The first time I was told my son might have a hearing loss he was sitting on my lap having just completed a hearing test given by someone who had never diagnosed a child that was so young. He was just shy of his third birthday at this time. I could see the alarm in the audiologist’s eyes through the thick Plexiglas that separated her from my son and me. My son sat motionless on my lap as he failed to respond to the alarms and high-pitched sirens that went through the booth. The audiologist’s immediate assessment was that his hearing was “abysmal” and that I should have a seat in the waiting room until the ENT was free to see us.
Lots could have been done to avoid the above scenario. In retrospect, I probably should have gone with the more experienced pediatric ENT that didn’t accept our insurance, rather than settle on the “factory ENT” that I ended up going to because they accepted our insurance. I feel that being in the hands of a qualified person is so important at the early stages. Koester and Meadow-Orlans (1990) found that the support parents receive at the time of diagnosis has a significant impact on parent’s acceptance of the diagnosis of hearing loss, and also affects the feelings they might have towards therapy, methods of communication, and other services.
At the time I also had no idea what to ask for when it came to a hearing test, and that the audiologist that tested my son had no idea that there was another test that was more suitable for his age.
None of this would have changed the outcome for my son – he still would not be able to hear, but it would have made it easier on us, the parents, to be in the hands of someone who had worked with late onset hearing loss before – rather than being bumbled through the process the way we were.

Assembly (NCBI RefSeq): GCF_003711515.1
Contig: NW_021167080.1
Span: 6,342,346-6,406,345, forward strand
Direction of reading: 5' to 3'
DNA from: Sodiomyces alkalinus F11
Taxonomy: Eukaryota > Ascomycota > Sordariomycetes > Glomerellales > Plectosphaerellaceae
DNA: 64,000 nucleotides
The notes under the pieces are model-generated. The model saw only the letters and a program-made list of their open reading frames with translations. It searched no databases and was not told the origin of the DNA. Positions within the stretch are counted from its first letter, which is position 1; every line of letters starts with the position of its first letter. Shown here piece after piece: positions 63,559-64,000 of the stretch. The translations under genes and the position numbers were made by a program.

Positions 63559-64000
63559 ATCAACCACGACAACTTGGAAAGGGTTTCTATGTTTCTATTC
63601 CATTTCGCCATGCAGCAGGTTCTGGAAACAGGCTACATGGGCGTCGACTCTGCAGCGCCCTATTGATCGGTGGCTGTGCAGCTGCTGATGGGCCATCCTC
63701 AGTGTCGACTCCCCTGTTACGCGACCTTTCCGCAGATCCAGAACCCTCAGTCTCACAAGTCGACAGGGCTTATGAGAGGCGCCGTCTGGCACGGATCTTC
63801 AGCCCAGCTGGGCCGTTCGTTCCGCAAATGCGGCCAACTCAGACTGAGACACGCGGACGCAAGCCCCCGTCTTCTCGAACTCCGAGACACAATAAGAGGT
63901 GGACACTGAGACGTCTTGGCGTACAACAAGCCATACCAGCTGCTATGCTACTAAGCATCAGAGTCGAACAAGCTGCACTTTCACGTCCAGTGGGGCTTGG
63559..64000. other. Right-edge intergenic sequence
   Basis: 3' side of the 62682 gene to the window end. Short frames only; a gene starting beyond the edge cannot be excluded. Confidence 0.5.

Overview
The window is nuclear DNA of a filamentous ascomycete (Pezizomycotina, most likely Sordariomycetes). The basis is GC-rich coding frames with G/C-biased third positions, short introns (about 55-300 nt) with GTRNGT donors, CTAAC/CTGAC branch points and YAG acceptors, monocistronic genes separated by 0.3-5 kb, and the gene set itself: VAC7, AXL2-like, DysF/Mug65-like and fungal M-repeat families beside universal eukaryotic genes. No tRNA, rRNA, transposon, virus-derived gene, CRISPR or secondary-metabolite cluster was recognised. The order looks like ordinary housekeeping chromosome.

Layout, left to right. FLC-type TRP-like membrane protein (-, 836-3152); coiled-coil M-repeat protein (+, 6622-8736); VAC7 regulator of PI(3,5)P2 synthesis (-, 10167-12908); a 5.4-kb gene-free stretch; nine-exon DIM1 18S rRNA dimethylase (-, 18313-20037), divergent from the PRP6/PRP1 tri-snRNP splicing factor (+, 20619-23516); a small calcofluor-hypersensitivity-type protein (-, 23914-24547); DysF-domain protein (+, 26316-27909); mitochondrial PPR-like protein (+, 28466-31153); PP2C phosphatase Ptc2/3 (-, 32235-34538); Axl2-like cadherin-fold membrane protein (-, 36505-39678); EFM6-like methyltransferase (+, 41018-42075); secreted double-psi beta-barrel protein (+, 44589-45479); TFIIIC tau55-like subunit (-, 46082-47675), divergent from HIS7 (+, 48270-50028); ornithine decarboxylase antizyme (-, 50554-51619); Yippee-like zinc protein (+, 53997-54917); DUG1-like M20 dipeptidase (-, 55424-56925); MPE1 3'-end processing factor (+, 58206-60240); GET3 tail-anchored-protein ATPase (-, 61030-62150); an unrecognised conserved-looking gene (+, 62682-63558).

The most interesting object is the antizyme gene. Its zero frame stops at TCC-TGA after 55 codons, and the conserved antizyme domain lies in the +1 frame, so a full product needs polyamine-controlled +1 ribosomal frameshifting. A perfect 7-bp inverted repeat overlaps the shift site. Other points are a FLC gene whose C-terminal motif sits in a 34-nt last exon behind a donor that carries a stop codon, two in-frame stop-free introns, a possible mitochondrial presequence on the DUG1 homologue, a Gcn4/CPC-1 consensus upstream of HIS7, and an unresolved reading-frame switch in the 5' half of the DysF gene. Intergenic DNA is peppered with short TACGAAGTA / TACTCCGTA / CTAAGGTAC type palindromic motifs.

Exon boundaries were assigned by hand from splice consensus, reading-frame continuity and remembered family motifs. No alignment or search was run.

All that is changing as there is an easier way to find a certified pediatric audiologist. In 2011 the American Board of Audiology initiated the Pediatric Audiology Specialty Certification. It is a voluntary program that will help increase awareness of the expertise that is needed when diagnosing infants and young children with hearing loss. However, as it is such a new designation there are many well-qualified pediatric audiologists that will not have earned the designation.
So until the designation has gained a couple of more years to allow professionals to catch up, keep the following suggestions in mind when looking for a pediatric audiologist:
- A good first place to start is to ask your child’s pediatrician, as they often able to refer patients to specialists that understand special needs of the pediatric community.
- If you have access to a Children’s Hospital or pediatric clinic in your community that has an audiologist on staff, this makes it more likely that they will provide audiological assessment and treatment to young children.
- If your child has additional developmental concerns let the audiologist know so she can take that into account when assessing your child.
- Make sure that the audiologist is aware of various intervention options and is able to refer you to appropriate service providers, Early Hearing Detection & Intervention programs (EHDI), and support groups and organizations.